The Yukon government is working on supporting people affected by ongoing flooding in the Klondike Valley.
Eighty-two evacuees have registered with the Yukon government’s emergency support services due to ongoing flooding in the Klondike region as of May 29, according to territorial government officials. Many of those evacuees are staying in hotels and private accommodations. Access to groceries, meals, clothing and medications has been provided.
Specific details have not been released on potential funding for households and businesses recovering from flooding impacts as officials stated the Yukon government is currently focused on dealing with the immediate situation.
In a flood briefing on May 29, Premier Ranj Pillai announced the territorial government will provide a “remediation and recovery program tailored to the needs of individuals and businesses impacted by flooding.”
“There will be multiple funding streams available to support Yukoners needs as they look to recover from this natural disaster. Work on these supports is underway,” he said, adding that it will be a “revised program” from what has been seen in previous years.
“We will be providing again several components of financial assistance, including support for primary residence replacement and repairs, secondary residence to support repairs and remediation, and supports for business and landowners who experienced flood-related property damage or losses.”
Via Twitter, Pillai previously hinted that the territorial government will have details on flood-relief support for those impacted when flooding subsides and the response scales back.
On May 8, the Yukon government activated the emergency coordination centre in response to the flood situation. An incident management team made up of representatives from multiple governments and emergency service providers was put together on May 12 to respond to ice jam flooding in Rock Creek and Henderson Corner. The team stood down on May 18 before being reactivated on May 24 to deal with freshet flooding throughout the Klondike Valley.
In an advisory, the emergency coordination centre indicated that “this situation is challenging our local resources.” The territory’s information officer told the News May 25 that Dawson City and the Klondike Valley have adequate supplies of response materials.
Unlike in 2021, a state of emergency was not declared due to flooding this season.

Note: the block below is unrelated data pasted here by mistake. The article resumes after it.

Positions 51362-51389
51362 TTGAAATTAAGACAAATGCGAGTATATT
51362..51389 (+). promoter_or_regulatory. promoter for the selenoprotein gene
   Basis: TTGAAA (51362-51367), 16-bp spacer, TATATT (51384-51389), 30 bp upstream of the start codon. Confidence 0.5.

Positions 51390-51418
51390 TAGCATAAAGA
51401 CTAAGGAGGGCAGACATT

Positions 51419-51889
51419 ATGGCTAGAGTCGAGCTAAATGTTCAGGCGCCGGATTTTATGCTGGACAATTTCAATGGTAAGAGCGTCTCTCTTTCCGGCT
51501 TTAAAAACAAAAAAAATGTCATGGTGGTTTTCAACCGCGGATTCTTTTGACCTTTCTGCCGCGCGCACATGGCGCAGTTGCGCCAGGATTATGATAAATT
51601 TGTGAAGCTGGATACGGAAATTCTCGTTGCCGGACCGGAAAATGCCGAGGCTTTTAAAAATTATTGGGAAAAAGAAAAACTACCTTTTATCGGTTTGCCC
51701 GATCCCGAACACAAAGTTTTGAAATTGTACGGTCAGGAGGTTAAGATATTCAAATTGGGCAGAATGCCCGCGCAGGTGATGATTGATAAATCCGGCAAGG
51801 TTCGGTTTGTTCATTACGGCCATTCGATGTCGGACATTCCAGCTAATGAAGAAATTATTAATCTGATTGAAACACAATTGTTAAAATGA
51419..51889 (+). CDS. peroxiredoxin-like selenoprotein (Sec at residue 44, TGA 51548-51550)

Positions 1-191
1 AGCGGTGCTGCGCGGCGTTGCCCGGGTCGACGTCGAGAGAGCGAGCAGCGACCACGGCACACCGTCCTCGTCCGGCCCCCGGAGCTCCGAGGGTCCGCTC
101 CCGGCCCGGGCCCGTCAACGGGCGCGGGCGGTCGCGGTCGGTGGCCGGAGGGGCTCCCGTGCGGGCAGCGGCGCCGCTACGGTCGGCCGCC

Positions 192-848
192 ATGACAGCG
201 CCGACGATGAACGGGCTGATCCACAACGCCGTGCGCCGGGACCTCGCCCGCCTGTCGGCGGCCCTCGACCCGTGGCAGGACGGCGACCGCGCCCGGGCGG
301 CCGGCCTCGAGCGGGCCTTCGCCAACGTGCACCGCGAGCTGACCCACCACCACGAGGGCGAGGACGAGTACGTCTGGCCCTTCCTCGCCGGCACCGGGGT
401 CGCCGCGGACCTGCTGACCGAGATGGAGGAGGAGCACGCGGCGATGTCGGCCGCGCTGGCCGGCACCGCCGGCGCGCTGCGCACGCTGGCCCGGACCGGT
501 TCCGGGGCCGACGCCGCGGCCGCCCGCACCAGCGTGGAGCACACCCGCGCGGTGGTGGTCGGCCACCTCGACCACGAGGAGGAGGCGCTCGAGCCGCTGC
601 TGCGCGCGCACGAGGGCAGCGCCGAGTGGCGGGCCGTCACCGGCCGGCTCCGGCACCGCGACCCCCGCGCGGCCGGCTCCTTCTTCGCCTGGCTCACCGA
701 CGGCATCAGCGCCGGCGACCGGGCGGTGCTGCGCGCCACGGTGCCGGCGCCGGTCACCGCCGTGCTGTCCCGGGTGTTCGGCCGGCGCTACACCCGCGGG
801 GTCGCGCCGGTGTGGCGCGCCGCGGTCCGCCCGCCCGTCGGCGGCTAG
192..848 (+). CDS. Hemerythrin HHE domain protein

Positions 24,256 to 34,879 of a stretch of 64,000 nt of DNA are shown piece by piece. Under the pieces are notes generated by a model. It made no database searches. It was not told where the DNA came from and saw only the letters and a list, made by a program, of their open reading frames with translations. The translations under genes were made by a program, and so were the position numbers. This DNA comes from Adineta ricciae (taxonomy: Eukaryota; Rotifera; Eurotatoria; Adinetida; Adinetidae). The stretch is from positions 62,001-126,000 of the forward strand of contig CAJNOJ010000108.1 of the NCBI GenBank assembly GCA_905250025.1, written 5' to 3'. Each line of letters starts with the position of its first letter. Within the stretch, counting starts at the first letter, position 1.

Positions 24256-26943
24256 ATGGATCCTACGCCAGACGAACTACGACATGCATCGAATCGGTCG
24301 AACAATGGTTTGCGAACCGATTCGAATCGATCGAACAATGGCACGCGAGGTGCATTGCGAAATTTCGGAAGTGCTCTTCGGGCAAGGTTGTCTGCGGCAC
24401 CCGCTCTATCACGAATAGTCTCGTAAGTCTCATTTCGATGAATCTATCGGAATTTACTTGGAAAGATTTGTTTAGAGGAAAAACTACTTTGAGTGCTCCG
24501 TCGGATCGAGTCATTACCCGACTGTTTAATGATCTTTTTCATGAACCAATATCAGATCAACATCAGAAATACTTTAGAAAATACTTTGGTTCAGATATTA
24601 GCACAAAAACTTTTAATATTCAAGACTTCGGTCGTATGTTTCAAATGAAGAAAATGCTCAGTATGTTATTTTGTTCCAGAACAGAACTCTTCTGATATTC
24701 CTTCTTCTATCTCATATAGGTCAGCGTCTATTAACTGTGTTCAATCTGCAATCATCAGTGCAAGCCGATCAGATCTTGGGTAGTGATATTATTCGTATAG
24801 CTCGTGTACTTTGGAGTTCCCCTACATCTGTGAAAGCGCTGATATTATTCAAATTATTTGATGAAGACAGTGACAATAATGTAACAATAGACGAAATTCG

“The state of emergency was implemented [in 2021], because we wanted to compel the federal government to send resources to the territory,” Community Services Minister Richard Mostyn said during the briefing.
“In this case, we have all the resources we need.”
On May 23, Yukon government shut down a section of the Dempster Highway as well as a more than 100-kilometre stretch of the North Klondike Highway due to the flood situation. During the highway closure, the Klondike region was only accessible by air. The highway reopened at 6 p.m. on May 26 after crews repaired a washout at the Clear Creek bridge.
“The bridge is now safe to cross but it will require further repairs this summer,” said Katie Munroe, the Highways and Public Works director.
Officials could not provide cost estimates on damage and repairs to homes, properties and roads for 2023 at this time.
“As learned from the flooding events in 2021 and 2022, relief and recovery efforts are complex and can take considerable time. [The] Yukon government will support affected residents, now and in the weeks and months ahead,” reads a May 29 release.
“Details on when and how to apply for financial assistance and recovery support will be shared when available.”
A flood warning has been maintained for the Klondike River, according to a May 29 advisory. The river has crested but remains higher than flood thresholds for some areas of Rock Creek. Water levels are expected to go down, but rain in the forecast may bring the levels back up.
High-streamflow advisories continue for the Stewart River and lower Yukon River in the Dawson region, as per the latest updates.
Rainfall drove the Stewart River at Mayo to rise, although water levels are expected to crest and begin dropping.
Water levels on the lower Yukon River have been falling over the past 24 hours and are expected to continue declining over the next few days. Below-seasonal temperatures in the forecast will limit high elevation snowmelt.
Four flood-related advisories have ended since May 9.
Contact Dana Hatherly at email@example.com